Archive for Tuesday, March 4, 2014

Baldwin City Council restates purpose of capital improvement plan

Baldwin City Hall

Baldwin City Hall

March 4, 2014

The Baldwin City Council approved rewording Monday of a 2013 bond issue to allow use of leftover money on other projects, but it was the capital improvement plan approved last month that dominated the night's discussion.

The $2.3 million 2013 bond issue was approved to pay off a temporary note that financed the 2012 North Six Street project. The wording approved Monday allows about $600,000 of unspent bond funds to be used for City Hall renovations and drainage projects at Second and Elm streets, Third and Freemont streets and Second and Ames streets.

The discussion swung to the recently approved CIP when resident Bill Harmon addressed the council during public comment. Harmon said he understood the importance of a capital improvement project list but questioned why more public input wasn’t sought in developing a $46.8 million list he wondered whether the city could afford.

Harmon said he didn’t think the list needed a do-over but requested the council schedule some form of public meeting on the CIP.

Council members agreed some form of public outreach was needed and agreed a press release on the CIP should be prepared. Mayor Marilyn Pearse and City Administrator Chris Lowe said the CIP was discussed at three council meetings and developed in five council work sessions.

The CIP was a five-year plan for 2014 to 2018, Lowe said. The 2014 projects were listed in the current year’s budget, while those slotted for the next four years have a project total cost in the CIP of $18.2 million.

The document the council approved does list more projects for 2019 to 2023, which balloons the total by another $27.65 million. That list is less refined and fewer details are included. Lowe said those out years included such things as a $4 million aquatic center in recognition the current pool will be 25 years old near the end of that period.

Pearse and council members repeated their positions when approving the CIP last month. Those were:

• The CIP was a planning tool that helps establish priorities and alerts council members to current and future needs. Projects can be added or struck from the list as the city’s needs change.

• No funding has been approved for any of the projects from 2015 on. Everything on the list will have to be approved for funding in future annual budgets and again when the council is asked to give final approval for individual projects.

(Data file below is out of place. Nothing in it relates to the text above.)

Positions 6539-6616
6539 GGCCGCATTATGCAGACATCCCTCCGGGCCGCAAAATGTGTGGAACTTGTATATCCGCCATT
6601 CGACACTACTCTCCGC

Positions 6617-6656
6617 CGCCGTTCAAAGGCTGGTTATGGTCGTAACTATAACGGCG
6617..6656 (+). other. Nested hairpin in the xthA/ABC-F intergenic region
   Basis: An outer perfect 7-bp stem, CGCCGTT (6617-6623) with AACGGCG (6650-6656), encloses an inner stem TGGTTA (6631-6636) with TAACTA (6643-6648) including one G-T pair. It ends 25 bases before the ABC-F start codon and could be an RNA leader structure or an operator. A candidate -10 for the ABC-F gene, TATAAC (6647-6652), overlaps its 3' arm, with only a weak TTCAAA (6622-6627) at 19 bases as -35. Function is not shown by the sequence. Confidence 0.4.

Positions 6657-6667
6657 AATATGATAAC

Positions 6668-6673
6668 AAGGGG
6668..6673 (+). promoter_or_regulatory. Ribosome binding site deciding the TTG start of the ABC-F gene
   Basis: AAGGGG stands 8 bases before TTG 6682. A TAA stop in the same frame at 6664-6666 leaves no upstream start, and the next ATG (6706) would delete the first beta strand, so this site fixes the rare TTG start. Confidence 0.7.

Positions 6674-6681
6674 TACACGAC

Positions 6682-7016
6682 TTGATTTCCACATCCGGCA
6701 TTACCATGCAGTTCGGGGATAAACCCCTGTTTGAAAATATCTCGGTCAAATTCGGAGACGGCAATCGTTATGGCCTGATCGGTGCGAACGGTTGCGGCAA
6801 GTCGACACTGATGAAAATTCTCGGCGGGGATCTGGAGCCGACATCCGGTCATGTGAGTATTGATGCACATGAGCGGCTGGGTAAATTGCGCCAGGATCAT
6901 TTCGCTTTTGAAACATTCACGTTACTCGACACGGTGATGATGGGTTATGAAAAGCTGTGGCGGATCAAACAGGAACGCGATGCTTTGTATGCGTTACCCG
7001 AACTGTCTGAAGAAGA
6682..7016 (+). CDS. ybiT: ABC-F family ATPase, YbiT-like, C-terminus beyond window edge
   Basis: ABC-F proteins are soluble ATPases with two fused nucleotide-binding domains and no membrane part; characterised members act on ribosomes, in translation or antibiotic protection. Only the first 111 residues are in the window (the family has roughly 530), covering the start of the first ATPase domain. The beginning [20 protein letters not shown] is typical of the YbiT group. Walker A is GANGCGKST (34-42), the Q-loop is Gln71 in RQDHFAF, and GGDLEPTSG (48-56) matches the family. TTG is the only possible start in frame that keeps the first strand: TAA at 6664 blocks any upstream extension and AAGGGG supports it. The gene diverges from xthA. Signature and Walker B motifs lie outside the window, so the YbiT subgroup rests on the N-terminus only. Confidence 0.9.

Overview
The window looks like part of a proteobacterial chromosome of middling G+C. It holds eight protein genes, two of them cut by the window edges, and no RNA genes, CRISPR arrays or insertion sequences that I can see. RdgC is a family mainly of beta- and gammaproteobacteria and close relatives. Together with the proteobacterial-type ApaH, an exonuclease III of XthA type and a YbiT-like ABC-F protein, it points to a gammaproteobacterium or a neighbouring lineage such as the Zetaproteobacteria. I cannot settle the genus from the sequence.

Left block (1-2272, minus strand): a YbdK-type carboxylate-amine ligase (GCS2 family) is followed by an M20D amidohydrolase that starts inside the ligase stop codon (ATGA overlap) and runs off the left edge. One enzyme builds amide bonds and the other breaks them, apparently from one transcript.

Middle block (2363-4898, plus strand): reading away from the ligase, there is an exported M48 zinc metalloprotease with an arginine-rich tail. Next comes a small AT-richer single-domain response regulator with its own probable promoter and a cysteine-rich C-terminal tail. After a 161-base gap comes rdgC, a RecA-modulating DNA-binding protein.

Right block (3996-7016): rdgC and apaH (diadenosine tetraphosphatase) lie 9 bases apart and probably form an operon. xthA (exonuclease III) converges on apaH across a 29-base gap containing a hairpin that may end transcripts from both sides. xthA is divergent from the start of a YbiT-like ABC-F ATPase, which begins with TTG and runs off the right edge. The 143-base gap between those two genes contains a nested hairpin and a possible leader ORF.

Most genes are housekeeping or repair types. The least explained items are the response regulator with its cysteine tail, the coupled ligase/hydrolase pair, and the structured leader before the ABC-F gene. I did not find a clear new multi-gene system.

• The projected costs of projects on the list were just placeholders. Council members said they would not support some of the projects should their cost be that listed in the CIP.

• The city would use multiple revenue sources to pay for future projects and not just property tax, for example utility improvements would be made in part with rate-generated revenue.

Councilwoman Christi Darnell said she supported the CIP as a sound fiscal planning tool, comparing it to a family saving for the purchase of a new car in two to three years. The council’s goal was to avoid being blindsided by future big-ticket needs, she said.

Councilwoman Christi Darnell said she supported the CIP as a sound fiscal planning tool, comparing it to a family saving for the purchase of a new car in two to three years. The council’s goal was to avoid being blindsided by future big-ticket needs, she said.

CIPs are not new to the city, Councilman Ken Wagner said. What is new is the city’s sharing the list with the public. He said former city administrator Jeff Dingman kept a 10-year CIP on his computer he updated annually.

One item on Dingman’s list illustrated the changeable nature of CIPs, Lowe said.

“When I walked in the door, there was to be $600,000 of improvement to City Hall to be done in 2011,” he said. “That’s a perfect example of how projects get dumped off and different things will be added.”

Lowe cautioned about scheduling a public informational meeting on the CIP because that could reinforce the misconception the council soon would be making decisions on its projects. Instead, he said he would prepare a press release on the document.

Comments

Jeff Dingman 7 months, 4 weeks ago

I kept that list as a road-map of projects as they were identified to me so that there could be some discussion of planning for them during the annual budget discussions. Formalizing a CIP in the public forum is a great step in forward planning. It keeps the discussion in the forefront, not just during budget preparation, and I think will prove invaluable to the city in the years to come.

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